A faithful friend is a strong defense: And he that hath found such a one hath found a treasure.
We all engage in worry at times — some of us on a daily basis. Many of the things we worry about have little chance of happening, so a lot of the time and energy we spend worrying is wasted.
However, there are legitimate things about which we can and should worry. When things aren’t going well in a business, it’s foolish to take a Pollyanna attitude and just assume things will work out. Likewise, when you have personal problems, it does no good to be the proverbial ostrich and bury your head in the sand. Failing to acknowledge problems won’t help solve them; that sort of attitude actually allows them to grow. Some problems, like illnesses, are easier to solve the earlier they’re addressed. Failing to treat the issue promptly often results in the problem becoming more severe and the solution more difficult.
And when we have a legitimate problem, too often, we worry about it alone. We fail to seek help or guidance from someone else. When we worry alone, we limit the possible solutions. Someone who is detached from the emotions associated with the situation can often see things from a different perspective. Seeing things differently brings fresh solutions to mind.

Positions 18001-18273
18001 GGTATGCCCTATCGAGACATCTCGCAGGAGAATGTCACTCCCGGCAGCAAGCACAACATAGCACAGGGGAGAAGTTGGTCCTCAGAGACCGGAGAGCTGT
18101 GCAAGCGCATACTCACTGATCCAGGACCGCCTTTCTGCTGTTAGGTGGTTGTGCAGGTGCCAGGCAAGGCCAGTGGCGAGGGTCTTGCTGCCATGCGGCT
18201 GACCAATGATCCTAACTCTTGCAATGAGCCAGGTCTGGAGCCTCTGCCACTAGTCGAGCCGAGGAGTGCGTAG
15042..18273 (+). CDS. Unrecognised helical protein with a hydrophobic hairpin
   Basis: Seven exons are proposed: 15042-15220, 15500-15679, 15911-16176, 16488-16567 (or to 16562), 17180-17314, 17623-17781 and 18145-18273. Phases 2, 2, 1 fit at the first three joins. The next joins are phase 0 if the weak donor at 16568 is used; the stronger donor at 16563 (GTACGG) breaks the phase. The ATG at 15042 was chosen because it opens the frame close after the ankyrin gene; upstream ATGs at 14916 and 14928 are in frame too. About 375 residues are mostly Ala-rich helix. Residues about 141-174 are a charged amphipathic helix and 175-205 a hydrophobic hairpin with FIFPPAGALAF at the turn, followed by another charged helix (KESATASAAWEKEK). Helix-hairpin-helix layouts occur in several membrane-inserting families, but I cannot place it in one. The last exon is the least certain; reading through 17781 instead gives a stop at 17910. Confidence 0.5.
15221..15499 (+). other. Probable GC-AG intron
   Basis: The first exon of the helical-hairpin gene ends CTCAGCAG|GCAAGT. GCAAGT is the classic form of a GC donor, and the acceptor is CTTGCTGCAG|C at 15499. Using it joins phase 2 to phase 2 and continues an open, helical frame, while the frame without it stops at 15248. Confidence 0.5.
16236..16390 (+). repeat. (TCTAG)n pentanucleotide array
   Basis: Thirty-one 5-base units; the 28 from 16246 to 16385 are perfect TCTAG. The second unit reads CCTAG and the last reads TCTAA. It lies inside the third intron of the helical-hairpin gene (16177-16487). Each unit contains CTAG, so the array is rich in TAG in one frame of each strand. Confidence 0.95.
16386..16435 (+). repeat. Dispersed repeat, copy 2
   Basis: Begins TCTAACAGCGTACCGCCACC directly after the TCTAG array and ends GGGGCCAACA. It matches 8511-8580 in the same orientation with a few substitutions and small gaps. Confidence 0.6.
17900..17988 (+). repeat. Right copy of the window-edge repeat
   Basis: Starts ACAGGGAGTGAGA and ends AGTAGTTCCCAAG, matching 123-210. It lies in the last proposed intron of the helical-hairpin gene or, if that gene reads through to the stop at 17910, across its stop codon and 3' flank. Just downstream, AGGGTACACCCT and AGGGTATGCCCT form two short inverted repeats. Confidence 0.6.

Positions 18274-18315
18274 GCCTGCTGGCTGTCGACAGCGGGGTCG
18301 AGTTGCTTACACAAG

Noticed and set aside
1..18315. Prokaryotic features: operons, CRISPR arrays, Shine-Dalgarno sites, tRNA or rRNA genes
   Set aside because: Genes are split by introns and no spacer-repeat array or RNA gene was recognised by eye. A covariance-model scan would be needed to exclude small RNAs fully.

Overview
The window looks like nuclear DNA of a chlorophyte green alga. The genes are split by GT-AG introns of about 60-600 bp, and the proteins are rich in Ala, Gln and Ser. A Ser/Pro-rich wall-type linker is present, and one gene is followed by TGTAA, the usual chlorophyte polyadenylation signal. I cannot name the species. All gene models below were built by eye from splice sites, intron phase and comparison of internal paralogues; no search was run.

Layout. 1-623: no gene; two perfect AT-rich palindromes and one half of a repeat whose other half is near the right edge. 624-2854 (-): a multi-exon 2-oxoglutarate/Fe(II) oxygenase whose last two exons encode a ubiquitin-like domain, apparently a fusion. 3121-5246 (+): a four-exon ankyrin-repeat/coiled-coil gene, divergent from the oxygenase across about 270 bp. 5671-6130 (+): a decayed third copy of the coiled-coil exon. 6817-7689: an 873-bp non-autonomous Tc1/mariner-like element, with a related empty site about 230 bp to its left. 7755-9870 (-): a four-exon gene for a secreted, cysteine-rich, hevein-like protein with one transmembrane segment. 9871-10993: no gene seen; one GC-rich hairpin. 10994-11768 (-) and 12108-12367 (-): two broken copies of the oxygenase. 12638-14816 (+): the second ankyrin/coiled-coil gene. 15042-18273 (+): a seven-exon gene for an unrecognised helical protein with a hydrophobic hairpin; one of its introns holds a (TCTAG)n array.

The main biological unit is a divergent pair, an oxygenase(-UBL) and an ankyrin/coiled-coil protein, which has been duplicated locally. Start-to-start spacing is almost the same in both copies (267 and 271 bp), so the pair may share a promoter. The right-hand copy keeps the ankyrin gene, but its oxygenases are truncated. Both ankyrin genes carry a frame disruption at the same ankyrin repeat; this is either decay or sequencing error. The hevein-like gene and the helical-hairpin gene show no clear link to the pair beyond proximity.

One of the big reasons we worry alone is that we have no one to share our concerns. As a society, we have plenty of ways to stay in touch — cell phones, computers, and other electronic devices — but we’ve actually become more disconnected. Our relationships tend to be superficial; we don’t have as many close friends that we trust to share our problems. People are social beings, but our fast-paced lives discourage us from developing and maintaining meaningful social contacts. So we worry alone.
The answer is to spend time and energy developing close friendships. A few good friends can make a significant difference in your life. They can serve as a sounding board for new ideas, a compass to keep you on track, and a helping hand or a strong shoulder when you need one.
For some reason, we’ve begun to believe we should all be tough, independent individuals. That’s the hard way. If you truly want a better life, go against the current trend and develop deeper relationships. Cultivate four or five really dependable friends. And pick them wisely; you’re not just looking for people who will be sympathetic. Look for someone who can offer help and guidance but will also hold you accountable. Don’t look for friends who will accept your excuses. Look for friends that will make you face your responsibilities.
If you develop a core circle of friends you can rely on and trust, your life will be much richer. And you will never have to worry alone.
A friend cannot be known in prosperity; and an enemy cannot be hidden in adversity.
Copyright © 2020 John Chancellor